When I watched Scott Davies playing for Oxford United back in 2014, it looked like he was living the dream. What was really going on in his life, though, was more like a nightmare.
Aylesbury-born Davies discovered his talent for football as a child and was on the books at Watford and Wycombe Wanderers before being signed by Reading in 2002.
He came through the ranks with the Royals as a dynamic midfielder with a good eye for a pass. He was briefly mentored by the highly-thought of now-Leicester City boss Brendan Rodgers before breaking into the first team for a few games in 2009 after several loan spells elsewhere.
“It was a massive eye-opener training under a manager who, for me, is one of the best in the world. Even back then, he was different to other managers I had, ” says Davies.
From the outside looking in, it would seem he had the world at his feet. But, unbeknown to anybody else, he was going through a hellish gambling addiction that would soon overwhelm him and do long-lasting damage to his football career.
The downward spiral
From an early age, Davies had a competitive edge that made him crave success away from the pitch as well as on it, and that led him to the local betting shops.
“I was watching the ball go round on the screen at night and the room would be spinning.”
“I started gambling at 16 years old. I used to go into the bookmakers, never really got ID’d and was earning money for the first time. I was only on an apprenticeship, earning £50 week, but I was losing that within 15 or 20 minutes of getting paid,” says the 31-year-old.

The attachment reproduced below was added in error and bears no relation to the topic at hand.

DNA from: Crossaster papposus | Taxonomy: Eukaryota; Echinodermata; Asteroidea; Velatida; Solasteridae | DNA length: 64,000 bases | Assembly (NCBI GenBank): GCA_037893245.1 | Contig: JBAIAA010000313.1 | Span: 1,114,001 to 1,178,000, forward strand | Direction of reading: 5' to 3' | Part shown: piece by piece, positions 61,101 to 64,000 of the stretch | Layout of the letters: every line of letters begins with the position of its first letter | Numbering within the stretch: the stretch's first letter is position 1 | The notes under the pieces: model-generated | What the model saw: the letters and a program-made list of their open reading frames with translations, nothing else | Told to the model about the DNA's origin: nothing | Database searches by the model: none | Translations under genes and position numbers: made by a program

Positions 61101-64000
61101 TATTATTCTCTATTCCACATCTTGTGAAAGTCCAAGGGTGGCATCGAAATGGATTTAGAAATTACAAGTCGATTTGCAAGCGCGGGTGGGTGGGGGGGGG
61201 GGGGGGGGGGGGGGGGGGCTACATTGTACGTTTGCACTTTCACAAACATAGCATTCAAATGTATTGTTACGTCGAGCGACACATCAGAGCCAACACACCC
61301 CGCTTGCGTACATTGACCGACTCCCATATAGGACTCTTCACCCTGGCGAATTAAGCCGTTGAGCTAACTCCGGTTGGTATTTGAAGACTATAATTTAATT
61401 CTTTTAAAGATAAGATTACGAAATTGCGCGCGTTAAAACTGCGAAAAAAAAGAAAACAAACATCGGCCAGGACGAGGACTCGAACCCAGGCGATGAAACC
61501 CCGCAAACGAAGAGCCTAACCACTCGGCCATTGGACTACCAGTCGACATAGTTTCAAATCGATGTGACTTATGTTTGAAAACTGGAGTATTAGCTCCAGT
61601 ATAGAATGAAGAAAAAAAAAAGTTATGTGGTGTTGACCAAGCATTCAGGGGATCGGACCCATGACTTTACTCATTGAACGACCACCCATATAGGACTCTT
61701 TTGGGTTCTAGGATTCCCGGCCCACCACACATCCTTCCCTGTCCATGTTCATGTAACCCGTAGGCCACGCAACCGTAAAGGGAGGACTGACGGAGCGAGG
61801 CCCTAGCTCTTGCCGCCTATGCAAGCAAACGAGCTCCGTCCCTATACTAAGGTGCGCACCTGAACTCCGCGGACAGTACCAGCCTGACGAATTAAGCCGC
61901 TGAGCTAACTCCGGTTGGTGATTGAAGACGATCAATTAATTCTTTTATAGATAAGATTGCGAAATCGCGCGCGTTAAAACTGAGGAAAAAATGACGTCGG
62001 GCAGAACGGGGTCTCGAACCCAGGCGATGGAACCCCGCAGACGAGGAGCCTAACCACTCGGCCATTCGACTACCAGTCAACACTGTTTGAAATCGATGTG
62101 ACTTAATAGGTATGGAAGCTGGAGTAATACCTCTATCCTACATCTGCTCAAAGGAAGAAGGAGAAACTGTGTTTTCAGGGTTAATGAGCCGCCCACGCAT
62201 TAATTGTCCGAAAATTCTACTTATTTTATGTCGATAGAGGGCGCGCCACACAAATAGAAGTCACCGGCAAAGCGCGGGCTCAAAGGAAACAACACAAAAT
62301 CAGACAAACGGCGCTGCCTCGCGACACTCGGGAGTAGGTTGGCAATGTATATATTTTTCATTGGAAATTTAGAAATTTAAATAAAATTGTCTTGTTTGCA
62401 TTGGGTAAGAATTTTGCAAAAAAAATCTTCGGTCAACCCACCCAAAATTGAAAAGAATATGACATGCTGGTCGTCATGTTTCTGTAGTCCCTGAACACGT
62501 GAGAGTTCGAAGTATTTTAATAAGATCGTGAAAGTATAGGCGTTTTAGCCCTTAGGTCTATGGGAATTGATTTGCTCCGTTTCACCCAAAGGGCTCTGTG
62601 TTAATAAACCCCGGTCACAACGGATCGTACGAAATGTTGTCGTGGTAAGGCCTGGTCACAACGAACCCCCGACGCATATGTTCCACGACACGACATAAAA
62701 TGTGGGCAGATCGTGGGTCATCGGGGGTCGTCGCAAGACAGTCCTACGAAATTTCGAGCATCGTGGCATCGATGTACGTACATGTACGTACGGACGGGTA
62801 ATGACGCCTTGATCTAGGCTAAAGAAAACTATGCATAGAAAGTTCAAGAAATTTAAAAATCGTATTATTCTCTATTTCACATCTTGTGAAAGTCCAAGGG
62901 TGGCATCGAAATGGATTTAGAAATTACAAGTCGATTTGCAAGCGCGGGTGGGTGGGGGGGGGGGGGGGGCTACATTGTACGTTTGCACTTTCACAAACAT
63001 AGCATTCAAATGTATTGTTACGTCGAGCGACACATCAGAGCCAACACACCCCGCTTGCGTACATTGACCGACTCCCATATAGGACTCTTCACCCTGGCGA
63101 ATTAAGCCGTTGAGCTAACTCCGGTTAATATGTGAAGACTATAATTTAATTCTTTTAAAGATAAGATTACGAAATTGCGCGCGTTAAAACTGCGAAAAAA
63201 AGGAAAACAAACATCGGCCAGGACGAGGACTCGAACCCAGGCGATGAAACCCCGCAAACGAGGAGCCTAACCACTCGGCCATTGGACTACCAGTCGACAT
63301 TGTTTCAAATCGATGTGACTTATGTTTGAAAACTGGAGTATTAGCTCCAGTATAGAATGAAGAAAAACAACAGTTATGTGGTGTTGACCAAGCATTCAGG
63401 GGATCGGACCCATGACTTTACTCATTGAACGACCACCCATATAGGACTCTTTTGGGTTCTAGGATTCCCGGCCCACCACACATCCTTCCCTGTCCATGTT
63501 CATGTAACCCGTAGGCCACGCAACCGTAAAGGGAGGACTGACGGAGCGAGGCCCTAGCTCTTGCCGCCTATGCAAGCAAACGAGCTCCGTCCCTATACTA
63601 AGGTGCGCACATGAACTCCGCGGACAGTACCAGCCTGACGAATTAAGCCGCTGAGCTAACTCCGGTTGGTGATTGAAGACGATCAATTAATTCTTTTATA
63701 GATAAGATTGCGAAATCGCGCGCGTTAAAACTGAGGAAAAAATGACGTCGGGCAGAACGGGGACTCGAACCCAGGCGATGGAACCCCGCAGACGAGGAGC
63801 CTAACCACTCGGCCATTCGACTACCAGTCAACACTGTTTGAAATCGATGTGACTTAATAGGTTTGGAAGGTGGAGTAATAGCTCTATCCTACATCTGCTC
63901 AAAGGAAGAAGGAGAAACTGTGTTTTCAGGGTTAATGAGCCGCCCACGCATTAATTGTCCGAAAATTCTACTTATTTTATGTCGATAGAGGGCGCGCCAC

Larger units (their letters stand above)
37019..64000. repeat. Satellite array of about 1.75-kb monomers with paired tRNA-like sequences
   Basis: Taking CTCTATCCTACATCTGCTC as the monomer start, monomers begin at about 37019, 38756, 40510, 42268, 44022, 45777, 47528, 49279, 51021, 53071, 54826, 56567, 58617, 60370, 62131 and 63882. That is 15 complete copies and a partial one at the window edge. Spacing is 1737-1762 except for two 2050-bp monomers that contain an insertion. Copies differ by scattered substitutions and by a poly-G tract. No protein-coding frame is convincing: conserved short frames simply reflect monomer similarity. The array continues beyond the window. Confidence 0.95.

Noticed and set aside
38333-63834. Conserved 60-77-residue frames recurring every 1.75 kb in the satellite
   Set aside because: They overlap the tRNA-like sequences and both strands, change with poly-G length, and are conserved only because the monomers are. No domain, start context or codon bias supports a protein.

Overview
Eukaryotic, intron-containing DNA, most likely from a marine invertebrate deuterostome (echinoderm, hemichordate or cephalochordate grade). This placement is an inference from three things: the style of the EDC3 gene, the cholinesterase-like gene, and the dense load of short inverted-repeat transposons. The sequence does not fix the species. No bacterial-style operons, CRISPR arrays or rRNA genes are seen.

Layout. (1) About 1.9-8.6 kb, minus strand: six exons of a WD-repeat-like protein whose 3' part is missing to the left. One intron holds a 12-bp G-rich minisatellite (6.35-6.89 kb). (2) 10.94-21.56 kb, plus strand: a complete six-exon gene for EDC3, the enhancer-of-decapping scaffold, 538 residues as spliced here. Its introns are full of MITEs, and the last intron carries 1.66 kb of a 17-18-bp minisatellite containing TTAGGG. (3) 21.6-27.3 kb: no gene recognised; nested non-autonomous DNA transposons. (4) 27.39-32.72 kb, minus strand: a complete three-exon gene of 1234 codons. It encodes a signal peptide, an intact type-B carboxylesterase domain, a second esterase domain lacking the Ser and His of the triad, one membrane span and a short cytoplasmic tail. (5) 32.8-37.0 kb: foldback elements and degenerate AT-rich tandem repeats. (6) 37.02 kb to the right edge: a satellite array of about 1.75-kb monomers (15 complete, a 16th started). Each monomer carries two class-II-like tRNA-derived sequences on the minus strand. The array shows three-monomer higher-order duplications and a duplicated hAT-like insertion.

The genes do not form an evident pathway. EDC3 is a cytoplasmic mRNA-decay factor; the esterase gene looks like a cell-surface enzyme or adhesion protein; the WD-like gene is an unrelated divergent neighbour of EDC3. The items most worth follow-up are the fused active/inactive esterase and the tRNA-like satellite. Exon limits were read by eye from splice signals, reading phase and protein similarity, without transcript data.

“It completely got hold of me and then over the next few years, my football started to do really well. I scored 25 goals in my first 50, 60 games so was rewarded with a new contract where I went from £18,000 to £130,000 a year. I never got any life skills on how to look after money, and my bets just became bigger.”
Before he knew it, Davies’ debts started to pile up and he was beginning to struggle to find money for bills. Something that started as innocent fun was starting to become an issue affecting his life both on and off the pitch.
“I just couldn’t put my phone down. It was a necessity to stay up and gamble rather than get sleep and relax before a tough session every morning,” he recalls.
“There were times when I was playing the roulette machine so often, I was watching the ball go round on the screen at night and the room would be spinning. I would lean out the side of my bed and be sick because of the motion sickness.
“I used to bet on Hungarian handball or horse racing in Chile at four o’clock in the morning. I’d bet on badminton, table tennis; whatever would keep me stimulated throughout the night, I’d bet on it.”
After leaving Reading in 2011, Davies attempted to revive his career at Crawley Town and Oxford. But by 2015, his gambling had spiralled out of control and he’d dropped into non-league with Dunstable Town after being let go by Chris Wilder’s Oxford a year earlier.
“I felt so worthless that I didn’t actually want to be here anymore.”
With his football dream in tatters, Davies was teetering on the edge of disaster.
“By that time I’d lost my career, I’d lost a quarter of a million pounds and spent about £50,000 of my parents’ money also,” the Bucks-born footballer explains.